base-presentation               ClusterIP   <none>                              8091/TCP                     10m
base-strimzi-kafka-bootstrap    ClusterIP    <none>                              9091/TCP,9092/TCP            6m22s
base-strimzi-kafka-brokers      ClusterIP      None             <none>                              9090/TCP,9091/TCP,9092/TCP   6m22s
base-strimzi-zookeeper-client   ClusterIP    <none>                              2181/TCP                     8m53s
base-strimzi-zookeeper-nodes    ClusterIP      None             <none>                              2181/TCP,2888/TCP,3888/TCP   8m53s

The base-presentation service is very useful to expose as this provides a useful UI where you can explore types and instances. Also, egeria-platform is the service for Egeria itself. In production. you might want this only exposed very carefully to other systems - and not other users or the internet, but for experimenting with Egeria let's assume you do.

How these are exposed can be somewhat dependent on the specific kubernetes environment you are using.

In the lab chart we provided an example of using kubectl port-forward. Here we use RedHat OpenShift in IBM Cloud, where you can expose these services via a LoadBalancer using

kubectl expose service/egeria-presentation --type=LoadBalancer --port=8091 --target-port=8091 --name pres  
kubectl expose service/egeria-platform --type=LoadBalancer --port=9443 --target-port=9443 --name platform   

If I run these, and then look again at my services I see I now have 2 additional entries (modified for obfuscation):

platform                    LoadBalancer   9443:30640/TCP               25h
pres                        LoadBalancer   8091:30311/TCP               22h

So I can access them at their respective hosts. Note that where hosts are allocated dynamically, it can take up to an hour or more for DNS caches to refresh. Waiting up to 5 minutes then refreshing a local cache has proven sufficient for me, but your experience may differ.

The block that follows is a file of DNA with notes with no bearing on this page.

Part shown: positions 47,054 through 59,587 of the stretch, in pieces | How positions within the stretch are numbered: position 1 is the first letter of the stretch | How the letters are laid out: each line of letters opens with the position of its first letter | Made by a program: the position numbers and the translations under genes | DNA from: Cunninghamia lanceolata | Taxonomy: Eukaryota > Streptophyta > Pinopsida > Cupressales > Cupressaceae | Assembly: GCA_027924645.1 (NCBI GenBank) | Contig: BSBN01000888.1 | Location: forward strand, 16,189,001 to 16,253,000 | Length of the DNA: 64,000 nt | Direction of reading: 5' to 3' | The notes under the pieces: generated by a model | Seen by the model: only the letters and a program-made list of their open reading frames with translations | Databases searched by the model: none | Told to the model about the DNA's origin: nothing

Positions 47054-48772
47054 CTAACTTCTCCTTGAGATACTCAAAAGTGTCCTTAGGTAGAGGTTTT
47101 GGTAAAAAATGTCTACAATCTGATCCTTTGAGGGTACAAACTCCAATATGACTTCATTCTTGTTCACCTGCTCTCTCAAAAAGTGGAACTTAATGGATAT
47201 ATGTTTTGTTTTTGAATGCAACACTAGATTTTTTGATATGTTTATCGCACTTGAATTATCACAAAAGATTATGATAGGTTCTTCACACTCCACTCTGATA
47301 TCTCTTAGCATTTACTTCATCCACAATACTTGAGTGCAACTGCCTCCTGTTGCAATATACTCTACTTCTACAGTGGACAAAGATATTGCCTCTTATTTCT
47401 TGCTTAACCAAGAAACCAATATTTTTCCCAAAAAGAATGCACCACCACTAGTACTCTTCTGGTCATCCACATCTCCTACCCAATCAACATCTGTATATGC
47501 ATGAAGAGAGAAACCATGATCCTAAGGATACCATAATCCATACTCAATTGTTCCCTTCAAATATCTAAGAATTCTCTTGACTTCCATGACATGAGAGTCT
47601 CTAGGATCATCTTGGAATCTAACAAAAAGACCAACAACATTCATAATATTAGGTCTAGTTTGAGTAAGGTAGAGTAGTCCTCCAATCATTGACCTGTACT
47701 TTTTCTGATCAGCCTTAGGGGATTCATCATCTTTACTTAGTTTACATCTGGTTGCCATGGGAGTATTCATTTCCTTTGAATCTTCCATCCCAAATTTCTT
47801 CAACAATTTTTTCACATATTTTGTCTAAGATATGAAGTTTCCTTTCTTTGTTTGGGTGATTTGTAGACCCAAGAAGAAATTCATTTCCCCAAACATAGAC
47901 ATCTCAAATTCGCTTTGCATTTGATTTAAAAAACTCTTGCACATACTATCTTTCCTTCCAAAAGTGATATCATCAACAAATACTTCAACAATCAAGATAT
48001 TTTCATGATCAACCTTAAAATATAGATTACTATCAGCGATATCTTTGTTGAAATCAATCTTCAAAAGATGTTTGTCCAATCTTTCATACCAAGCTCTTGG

In the example above, the Egeria UI can be accessed at . Replace the hostname accordingly, and also the org is the organization name from the Values.yaml file we referred to above

Once logged in, you should be able to login using our demo userid/password of garygeeke/admin & start browsing types and instances within Egeria.

You can also issue REST API calls against egeria using a base URL for the platform of - Other material covers these REST API calls in more detail, but a simple api doc is available at

Adding additional connectors

Additional connectors can be loaded into the egeria platform containers during initalization.

These need to be specified as url/name pairs, for example create a file '~/etc/connectors.yaml' with the following contents:

  - url:
    filename: egeria-connector-integration-jdbc.jar
  - url:
    filename: egeria-connector-resource-jdbc.jar
  - url:
    filename: postgresql.jar
The url can be any that is valid for use with curl such as http, https, ftp etc.

Then add -f ~/etc/connectors.yaml to the helm install command line

All files will be copied into /deployments/server/extralibs in the running container, and will on the CLASSPATH, so loadable as a connector

Examples can be found under

Cleaning up / removing Egeria

To delete the deployment, simply run this for Helm3:

$ helm delete egeria

In addition, the Egeria chart makes use of persistent storage. To remove these use

$ kubectl get pvc
NAME                                        STATUS   VOLUME                                     CAPACITY   ACCESS MODES   STORAGECLASS                 AGE
data-egeria-kafka-0                         Bound    pvc-d31e0012-8568-4e6f-ae5d-94832ebcd92d   10Gi       RWO            ibmc-vpc-block-10iops-tier   48m
data-egeria-zookeeper-0                     Bound    pvc-90739fce-dce0-422b-8738-a38293d8fdfb   10Gi       RWO            ibmc-vpc-block-10iops-tier   48m
egeria-egeria-data-egeria-base-platform-0   Bound    pvc-197ba47e-a6d5-4f35-a7d8-7b7ec1ed1df3   10Gi       RWO            ibmc-vpc-block-10iops-tier   48m
Identify those associated with egeria - which should be obvious from the name and then delete with
kubectl delete pvc <id>

See the section on Configuration for more details

Raise an issue or comment below